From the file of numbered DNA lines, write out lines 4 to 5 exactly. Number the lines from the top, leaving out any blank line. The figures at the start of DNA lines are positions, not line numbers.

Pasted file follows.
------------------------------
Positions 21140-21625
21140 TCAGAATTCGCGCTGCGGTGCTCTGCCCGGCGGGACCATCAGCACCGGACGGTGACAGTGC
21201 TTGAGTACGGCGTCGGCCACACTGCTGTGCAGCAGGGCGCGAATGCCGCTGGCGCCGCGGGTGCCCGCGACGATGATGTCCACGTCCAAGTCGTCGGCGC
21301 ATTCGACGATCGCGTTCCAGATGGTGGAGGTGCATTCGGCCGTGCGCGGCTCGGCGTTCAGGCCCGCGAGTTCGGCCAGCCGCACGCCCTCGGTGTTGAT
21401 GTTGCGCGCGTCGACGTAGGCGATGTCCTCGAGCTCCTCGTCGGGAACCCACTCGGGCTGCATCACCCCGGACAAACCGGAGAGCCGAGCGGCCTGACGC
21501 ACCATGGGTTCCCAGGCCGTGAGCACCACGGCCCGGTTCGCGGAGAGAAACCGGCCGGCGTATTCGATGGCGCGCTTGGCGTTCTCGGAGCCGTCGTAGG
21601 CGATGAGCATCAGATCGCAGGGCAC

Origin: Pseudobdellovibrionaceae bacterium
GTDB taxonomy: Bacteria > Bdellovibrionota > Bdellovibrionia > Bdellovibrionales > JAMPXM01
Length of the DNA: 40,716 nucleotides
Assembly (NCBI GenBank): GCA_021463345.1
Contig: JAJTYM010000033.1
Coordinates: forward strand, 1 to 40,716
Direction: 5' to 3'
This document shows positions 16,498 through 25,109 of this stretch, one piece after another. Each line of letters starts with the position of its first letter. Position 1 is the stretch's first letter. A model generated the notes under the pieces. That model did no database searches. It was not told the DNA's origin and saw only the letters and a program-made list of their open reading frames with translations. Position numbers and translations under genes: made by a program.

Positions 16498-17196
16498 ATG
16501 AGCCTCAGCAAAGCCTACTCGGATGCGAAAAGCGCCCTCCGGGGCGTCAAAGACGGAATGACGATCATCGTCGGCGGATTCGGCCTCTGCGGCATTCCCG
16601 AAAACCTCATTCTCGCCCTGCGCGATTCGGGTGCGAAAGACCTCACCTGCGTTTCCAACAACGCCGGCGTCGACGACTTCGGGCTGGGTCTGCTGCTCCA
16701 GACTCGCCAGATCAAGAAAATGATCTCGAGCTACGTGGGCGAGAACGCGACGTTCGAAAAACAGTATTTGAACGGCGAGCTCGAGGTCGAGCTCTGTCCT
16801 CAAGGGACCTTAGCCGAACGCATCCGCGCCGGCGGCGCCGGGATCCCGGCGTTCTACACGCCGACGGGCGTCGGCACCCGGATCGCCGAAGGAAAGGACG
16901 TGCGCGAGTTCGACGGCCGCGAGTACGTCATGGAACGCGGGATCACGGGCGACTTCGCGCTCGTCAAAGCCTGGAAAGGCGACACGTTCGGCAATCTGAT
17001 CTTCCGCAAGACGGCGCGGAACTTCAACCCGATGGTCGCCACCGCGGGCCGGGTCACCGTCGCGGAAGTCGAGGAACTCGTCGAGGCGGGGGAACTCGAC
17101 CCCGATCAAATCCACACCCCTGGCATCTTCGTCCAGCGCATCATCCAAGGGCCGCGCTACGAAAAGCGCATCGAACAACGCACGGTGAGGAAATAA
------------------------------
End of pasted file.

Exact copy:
21301 ATTCGACGATCGCGTTCCAGATGGTGGAGGTGCATTCGGCCGTGCGCGGCTCGGCGTTCAGGCCCGCGAGTTCGGCCAGCCGCACGCCCTCGGTGTTGAT
21401 GTTGCGCGCGTCGACGTAGGCGATGTCCTCGAGCTCCTCGTCGGGAACCCACTCGGGCTGCATCACCCCGGACAAACCGGAGAGCCGAGCGGCCTGACGC